DO try a new way of talking to yourself. If you’re struggling to come up with things to say to yourself, a great skill to try is to ask yourself how you would respond to a friend. We often are more supportive and kinder to others than we are to ourselves. This strategy helps you give yourself what you need to have a brighter outlook!

DO connect with old friends you haven’t caught up with in a while. Also, checking in on others and hearing their experience is a great way to feel connected and to realize that we are all in this together.

DO make plans for when things are more settled down and safer. This will give you something to look forward to.

DO ask yourself what hobbies, passions or self-care can I still do? Maybe you have more time now than you did before, and can take advantage of that. Even if it’s one small thing per day, this is important in feeling good. Maybe it’s listening to music or a podcast, being outside on a sunny day, doing some stretching, re-organizing a junk drawer. Don’t beat yourself up if you don’t get everything done on your to do list. Remember that now is the time to be kind to yourself!

Lastly, if you find yourself excessively struggling, DON’T hesitate to seek help. Bettering yourself is something you won’t regret. Many providers are telehealth based right now and are able to guide you through this time. You’re not alone.

To learn more, visit, where there is additional information on stress management resources. Laura has a practice in Glastonbury, CT and is currently using telehealth services.

Photo of the head and shoulders of a woman with loose, curly hair and bundled in a scarf releasing small lights from her hands into the air.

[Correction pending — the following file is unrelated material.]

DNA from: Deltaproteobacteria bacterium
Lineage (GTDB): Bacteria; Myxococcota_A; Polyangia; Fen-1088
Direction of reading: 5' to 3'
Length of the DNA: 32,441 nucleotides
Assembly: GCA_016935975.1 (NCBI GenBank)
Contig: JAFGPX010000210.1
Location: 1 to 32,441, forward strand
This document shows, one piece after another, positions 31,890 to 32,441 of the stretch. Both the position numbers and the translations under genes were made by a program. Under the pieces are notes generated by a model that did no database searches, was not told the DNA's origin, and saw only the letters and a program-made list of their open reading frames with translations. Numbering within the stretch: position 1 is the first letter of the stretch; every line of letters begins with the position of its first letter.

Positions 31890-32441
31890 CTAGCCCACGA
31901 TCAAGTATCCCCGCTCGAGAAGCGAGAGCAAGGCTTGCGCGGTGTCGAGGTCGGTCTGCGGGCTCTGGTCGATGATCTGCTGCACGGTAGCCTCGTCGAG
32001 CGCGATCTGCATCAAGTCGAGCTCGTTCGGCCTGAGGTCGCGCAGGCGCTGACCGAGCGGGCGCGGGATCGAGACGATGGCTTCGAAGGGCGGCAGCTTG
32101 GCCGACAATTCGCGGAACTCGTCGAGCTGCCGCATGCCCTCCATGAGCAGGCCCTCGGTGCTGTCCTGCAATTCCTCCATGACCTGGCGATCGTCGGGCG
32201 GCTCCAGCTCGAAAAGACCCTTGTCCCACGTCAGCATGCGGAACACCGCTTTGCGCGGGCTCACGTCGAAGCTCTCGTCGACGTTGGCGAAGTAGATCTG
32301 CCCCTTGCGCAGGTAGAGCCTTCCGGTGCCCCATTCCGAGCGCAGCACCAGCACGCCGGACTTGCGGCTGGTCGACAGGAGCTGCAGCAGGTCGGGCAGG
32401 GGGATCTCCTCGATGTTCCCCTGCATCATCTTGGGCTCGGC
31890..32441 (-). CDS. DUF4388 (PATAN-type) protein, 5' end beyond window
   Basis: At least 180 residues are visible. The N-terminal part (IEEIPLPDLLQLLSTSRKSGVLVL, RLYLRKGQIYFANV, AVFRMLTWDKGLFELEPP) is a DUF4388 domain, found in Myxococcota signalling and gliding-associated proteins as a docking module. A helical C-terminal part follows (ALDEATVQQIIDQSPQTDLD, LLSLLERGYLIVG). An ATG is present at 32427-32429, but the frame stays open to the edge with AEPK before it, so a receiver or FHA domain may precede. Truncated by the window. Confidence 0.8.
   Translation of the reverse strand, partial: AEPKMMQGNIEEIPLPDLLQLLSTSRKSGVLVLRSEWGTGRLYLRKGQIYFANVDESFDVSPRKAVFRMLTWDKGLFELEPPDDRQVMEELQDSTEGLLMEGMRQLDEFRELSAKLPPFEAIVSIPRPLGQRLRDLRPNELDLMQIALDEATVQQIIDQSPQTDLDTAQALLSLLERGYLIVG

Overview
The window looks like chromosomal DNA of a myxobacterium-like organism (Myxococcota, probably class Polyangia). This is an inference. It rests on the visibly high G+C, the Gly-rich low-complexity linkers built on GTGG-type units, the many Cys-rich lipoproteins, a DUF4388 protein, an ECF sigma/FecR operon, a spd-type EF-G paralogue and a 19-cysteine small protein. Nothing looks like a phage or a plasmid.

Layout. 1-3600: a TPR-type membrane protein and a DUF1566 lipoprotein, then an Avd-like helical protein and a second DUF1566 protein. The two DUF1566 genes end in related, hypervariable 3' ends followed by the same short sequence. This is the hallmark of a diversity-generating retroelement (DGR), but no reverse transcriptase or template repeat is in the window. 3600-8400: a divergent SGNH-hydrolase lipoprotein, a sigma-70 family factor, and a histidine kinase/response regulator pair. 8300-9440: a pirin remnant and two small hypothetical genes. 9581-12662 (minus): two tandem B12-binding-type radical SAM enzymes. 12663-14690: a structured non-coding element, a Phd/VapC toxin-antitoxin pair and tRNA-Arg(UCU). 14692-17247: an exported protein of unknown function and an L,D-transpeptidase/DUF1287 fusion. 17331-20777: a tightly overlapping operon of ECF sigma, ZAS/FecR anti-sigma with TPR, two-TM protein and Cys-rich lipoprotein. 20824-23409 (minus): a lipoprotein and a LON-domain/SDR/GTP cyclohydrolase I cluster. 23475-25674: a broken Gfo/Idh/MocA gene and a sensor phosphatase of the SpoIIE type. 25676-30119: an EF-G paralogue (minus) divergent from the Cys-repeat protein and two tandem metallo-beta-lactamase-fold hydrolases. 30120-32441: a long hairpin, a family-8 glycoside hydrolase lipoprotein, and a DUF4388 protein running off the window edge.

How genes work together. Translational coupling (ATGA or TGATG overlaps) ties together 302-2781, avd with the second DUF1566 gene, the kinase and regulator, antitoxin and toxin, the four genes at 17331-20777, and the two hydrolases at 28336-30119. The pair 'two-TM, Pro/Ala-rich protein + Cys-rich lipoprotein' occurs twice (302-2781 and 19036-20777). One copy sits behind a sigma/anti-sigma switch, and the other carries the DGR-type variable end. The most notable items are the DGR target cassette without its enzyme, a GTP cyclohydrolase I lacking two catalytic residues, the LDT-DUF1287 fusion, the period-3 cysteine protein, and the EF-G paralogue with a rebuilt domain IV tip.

Danielle Goldsmith,

Guided Life Coach, Owner of Find Your Happy and co-creator of Coaching Queens and Coffee Beans: Quelling the Quarantine Quivers group

It’s so important right now to remember to take care of ourselves. We are out of our normal routines and spending more time in our “daytime jammies”. That makes it easy to just kind of become a sloth. We do what we need to do to get our work done, but … we’re not really taking care of business when it comes to ourselves. 

DO Find other ways to connect with people, this is crucial. Not just through typing at people online, but through phone calls, video calls, whatever. There are groups like the one I started on Facebook where we not only have Facebook interaction, but we have regular Zoom calls to just connect, share, laugh, and create community. It’s so important that we still feel connected to life, the universe, and everything while this self-isolation lasts.

DON’T sit in front of the TV all day long and mindlessly eat. Don’t binge watch Netflix. Don’t go days on end without putting on “real” clothes. Don’t focus on the “what ifs” of this whole thing. It is what it is. Practice acceptance and allow what is to be…what is. 

DO get alone time. We’re spending much, much, much more time together with our families than we are accustomed to. It is critical for our own well-being (and sanity) that we get some alone time each day. And that applies to everyone in your household. Set aside an hour where everyone goes to their own space (if the kids are old enough), and read, meditate, take a bath, go for a walk, do a craft, plant your garden, or whatever makes you happy. If the kids are too young to leave unsupervised, trade off that hour of alone time with your partner or use nap times to take care of you.

DON’T worry about cleaning the house or doing laundry or whatever you feel obligated to be “doing” during alone time. Learn to just BE for a bit. If you can’t take an hour all at once, make sure you’re giving yourself an hour of ‘You’ time throughout the day, even if it’s just in 10 minute increments. 

DO take care of yourself even if you are a single person and riding this out alone. Make sure you’re doing some of the above ideas every day.

Most importantly: DO just breathe. 

Join Danielle in her Facebook group, Coaching Queens and Coffee Beans, or see Find Your Happy coaching online at